Poetry - Alfred Nicol

Worried She May Be The One by Alfred Nicol



A quiet afternoon. I’ll celebrate 

this last occasion of my loneliness.

Spread before me, it should last awhile,

like snow in April, weathering her smile

and her bright heat, becoming ever less

my own, my un-enchanting opiate,

my carpet magic won’t make fly around,

my dirty blanket frozen on the ground.


And why should I regret to see erased

a blankness that had covered everywhere?

Why should I linger at the threshold musing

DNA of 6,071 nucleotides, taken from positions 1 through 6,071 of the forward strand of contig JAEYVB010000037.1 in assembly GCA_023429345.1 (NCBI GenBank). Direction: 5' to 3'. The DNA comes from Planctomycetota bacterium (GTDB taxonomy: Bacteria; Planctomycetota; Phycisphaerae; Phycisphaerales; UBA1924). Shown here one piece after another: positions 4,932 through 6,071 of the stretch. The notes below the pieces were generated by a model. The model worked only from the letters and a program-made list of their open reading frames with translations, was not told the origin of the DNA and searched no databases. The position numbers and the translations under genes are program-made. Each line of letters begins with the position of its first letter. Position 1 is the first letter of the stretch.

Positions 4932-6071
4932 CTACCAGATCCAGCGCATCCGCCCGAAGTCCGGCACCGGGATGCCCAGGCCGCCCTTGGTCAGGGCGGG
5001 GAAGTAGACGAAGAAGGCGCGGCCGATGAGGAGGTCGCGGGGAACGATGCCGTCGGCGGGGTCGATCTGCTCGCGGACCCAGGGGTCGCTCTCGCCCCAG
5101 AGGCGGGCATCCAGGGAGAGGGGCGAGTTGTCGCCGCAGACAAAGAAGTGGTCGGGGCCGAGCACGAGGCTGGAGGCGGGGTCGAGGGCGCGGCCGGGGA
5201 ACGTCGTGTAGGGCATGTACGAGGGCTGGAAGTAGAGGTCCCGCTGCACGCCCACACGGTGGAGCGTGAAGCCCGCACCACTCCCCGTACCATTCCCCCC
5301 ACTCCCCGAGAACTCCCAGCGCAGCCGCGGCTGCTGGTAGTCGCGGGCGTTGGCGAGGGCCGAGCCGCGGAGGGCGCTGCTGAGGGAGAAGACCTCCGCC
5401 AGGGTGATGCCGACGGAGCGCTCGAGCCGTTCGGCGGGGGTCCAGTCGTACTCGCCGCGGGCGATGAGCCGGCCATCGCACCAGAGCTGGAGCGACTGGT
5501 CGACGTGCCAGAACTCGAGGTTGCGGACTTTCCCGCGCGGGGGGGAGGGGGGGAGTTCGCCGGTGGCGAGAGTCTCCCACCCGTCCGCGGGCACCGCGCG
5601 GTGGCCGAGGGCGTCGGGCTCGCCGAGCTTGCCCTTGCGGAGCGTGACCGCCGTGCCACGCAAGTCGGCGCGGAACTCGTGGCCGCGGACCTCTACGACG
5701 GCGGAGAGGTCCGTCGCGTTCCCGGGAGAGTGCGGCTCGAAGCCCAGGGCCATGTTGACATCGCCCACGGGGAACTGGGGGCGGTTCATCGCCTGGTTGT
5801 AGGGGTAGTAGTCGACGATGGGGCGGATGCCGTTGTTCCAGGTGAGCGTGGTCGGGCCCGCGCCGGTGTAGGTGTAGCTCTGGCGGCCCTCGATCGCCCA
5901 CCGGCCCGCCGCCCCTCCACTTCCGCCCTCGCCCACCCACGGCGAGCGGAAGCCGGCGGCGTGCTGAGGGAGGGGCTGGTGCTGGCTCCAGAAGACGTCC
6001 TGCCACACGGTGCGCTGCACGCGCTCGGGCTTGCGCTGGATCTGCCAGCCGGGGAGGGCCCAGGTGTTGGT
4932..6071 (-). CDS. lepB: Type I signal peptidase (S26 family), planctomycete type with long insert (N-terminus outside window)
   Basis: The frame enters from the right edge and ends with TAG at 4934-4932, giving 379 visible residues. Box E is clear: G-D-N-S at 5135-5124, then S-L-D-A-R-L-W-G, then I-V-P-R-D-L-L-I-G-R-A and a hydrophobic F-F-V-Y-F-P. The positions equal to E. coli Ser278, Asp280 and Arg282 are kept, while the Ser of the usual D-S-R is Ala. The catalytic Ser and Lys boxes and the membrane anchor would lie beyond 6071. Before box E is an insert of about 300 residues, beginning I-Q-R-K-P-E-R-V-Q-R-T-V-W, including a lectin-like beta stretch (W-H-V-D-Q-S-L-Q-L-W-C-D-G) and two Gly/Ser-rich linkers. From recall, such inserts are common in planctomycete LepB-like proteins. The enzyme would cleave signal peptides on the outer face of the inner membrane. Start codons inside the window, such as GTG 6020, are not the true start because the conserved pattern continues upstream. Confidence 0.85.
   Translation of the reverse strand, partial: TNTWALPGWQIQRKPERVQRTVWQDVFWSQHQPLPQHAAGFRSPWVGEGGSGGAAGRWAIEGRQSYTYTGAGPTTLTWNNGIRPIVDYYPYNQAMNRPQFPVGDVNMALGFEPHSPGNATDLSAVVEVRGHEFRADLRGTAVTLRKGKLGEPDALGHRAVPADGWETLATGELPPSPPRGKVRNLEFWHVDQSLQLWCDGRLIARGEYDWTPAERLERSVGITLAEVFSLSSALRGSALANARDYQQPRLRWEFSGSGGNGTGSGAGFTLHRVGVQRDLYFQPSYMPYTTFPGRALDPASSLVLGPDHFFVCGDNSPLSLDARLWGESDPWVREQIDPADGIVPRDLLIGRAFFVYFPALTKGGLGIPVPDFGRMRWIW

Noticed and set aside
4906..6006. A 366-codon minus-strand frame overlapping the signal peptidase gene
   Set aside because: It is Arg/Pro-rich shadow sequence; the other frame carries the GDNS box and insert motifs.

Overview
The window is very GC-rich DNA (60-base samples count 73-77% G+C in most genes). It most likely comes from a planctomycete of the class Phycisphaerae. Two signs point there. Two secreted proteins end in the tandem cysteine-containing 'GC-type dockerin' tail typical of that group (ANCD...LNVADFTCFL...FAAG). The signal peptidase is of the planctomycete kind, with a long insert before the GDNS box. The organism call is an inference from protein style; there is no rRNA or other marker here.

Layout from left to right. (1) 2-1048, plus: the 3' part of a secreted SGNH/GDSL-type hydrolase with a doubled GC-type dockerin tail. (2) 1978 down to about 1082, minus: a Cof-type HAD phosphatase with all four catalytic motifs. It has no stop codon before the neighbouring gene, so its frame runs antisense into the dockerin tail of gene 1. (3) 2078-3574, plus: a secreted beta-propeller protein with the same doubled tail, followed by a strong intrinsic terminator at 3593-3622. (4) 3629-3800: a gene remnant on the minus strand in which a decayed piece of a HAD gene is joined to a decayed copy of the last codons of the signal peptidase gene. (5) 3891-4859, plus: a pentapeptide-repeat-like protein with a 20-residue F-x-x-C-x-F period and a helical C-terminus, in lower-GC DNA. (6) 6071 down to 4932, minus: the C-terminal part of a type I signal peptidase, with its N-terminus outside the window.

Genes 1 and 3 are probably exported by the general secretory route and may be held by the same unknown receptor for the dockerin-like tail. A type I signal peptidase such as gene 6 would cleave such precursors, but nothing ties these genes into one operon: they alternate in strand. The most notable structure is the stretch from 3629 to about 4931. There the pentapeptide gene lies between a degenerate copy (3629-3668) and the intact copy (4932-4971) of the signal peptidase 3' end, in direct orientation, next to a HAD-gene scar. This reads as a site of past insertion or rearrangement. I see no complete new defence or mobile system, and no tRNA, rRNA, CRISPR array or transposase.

backward? What have I to lose in losing

nothing, bareness conjured from thin air?

How could I want the emptiness replaced?




The Regular by Alfred Nicol



Under her green apron the baby shifts

its weight as she puts on a smile to greet 

the next in line. She jots the heiroglyphs

inside the boxes on the cup: 2 Sweet-

‘N-Lo with 1% and not too hot.

No interest in something from the case.

She takes the card and slides it through the slot.

Thank you, and another pleasant face

for Mr. Hamilton, a regular

in somber suit and tie, the funeral home

director. “Put this in your baby jar.”

She marks his single latté, extra foam,

as he pays up, leaving a tip. A ten.

And he’ll be back. He’s not like other men.